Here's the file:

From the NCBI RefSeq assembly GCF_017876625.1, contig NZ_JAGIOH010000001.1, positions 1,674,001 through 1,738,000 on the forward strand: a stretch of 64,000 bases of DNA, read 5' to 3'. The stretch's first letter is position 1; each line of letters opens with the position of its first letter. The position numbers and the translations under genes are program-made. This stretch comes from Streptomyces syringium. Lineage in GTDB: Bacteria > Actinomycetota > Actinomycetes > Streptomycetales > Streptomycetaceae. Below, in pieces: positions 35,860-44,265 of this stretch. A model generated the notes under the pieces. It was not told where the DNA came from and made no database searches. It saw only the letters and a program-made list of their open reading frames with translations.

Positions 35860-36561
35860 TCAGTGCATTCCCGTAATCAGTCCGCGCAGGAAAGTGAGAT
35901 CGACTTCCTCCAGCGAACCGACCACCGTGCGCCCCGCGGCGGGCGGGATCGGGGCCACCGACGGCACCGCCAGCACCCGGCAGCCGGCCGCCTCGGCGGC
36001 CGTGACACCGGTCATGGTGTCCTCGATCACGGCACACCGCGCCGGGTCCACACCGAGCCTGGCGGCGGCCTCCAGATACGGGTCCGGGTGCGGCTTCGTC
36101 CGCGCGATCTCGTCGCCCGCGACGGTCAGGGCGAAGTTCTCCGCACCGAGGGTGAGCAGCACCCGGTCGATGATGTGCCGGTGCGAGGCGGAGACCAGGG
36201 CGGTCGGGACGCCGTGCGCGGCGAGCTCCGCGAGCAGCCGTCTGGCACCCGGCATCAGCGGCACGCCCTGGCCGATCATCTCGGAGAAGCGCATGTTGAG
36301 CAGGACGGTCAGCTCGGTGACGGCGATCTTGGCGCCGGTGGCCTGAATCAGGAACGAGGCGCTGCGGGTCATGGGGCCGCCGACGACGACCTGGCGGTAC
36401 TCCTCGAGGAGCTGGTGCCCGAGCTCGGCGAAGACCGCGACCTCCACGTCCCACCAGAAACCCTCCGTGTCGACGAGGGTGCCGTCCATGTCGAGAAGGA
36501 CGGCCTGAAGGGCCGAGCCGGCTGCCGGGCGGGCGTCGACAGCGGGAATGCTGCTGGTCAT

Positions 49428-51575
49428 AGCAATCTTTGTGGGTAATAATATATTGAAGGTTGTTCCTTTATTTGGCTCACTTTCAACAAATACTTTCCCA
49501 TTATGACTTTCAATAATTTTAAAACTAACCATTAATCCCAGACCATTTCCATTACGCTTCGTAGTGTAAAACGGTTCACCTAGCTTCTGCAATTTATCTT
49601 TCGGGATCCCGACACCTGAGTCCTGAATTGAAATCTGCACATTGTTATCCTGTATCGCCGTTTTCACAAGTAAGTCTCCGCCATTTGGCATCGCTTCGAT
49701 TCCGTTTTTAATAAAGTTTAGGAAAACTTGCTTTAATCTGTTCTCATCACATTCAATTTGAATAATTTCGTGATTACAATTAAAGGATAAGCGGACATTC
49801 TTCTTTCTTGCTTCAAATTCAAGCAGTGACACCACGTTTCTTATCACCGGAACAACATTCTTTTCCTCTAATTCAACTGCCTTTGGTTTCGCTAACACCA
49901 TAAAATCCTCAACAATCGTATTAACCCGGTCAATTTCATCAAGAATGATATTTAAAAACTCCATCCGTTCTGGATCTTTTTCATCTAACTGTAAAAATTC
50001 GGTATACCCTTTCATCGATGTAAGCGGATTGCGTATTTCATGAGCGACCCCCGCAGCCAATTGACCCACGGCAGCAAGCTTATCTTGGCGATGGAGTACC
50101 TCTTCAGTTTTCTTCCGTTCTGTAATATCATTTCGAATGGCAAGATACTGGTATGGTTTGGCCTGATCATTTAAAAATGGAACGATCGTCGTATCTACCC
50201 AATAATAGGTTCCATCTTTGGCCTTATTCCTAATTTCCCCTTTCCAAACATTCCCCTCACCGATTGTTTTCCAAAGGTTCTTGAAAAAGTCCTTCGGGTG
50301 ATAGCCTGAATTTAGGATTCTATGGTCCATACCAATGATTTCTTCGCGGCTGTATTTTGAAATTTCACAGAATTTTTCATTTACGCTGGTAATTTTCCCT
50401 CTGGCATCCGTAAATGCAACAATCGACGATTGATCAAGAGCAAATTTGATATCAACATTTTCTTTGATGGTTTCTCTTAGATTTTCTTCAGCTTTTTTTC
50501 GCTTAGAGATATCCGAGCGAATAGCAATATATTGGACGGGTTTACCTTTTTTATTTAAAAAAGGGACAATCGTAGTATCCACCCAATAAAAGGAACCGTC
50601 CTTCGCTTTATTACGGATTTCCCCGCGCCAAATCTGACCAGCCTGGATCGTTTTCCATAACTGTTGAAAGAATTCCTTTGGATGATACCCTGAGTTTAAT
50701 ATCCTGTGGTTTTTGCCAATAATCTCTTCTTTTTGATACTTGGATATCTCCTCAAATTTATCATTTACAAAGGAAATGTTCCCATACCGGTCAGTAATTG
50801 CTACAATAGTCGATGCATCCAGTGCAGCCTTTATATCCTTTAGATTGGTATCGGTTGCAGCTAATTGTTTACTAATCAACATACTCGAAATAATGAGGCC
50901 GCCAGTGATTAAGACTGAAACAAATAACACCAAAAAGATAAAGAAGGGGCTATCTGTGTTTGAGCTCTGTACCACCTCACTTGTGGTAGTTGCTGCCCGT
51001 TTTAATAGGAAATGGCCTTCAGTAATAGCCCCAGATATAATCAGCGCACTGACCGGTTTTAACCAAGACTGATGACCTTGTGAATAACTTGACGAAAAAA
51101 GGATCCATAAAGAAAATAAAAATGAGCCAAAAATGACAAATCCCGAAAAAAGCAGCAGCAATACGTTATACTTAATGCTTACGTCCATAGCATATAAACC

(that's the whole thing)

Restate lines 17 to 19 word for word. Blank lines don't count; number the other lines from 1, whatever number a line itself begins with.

49901 TAAAATCCTCAACAATCGTATTAACCCGGTCAATTTCATCAAGAATGATATTTAAAAACTCCATCCGTTCTGGATCTTTTTCATCTAACTGTAAAAATTC
50001 GGTATACCCTTTCATCGATGTAAGCGGATTGCGTATTTCATGAGCGACCCCCGCAGCCAATTGACCCACGGCAGCAAGCTTATCTTGGCGATGGAGTACC
50101 TCTTCAGTTTTCTTCCGTTCTGTAATATCATTTCGAATGGCAAGATACTGGTATGGTTTGGCCTGATCATTTAAAAATGGAACGATCGTCGTATCTACCC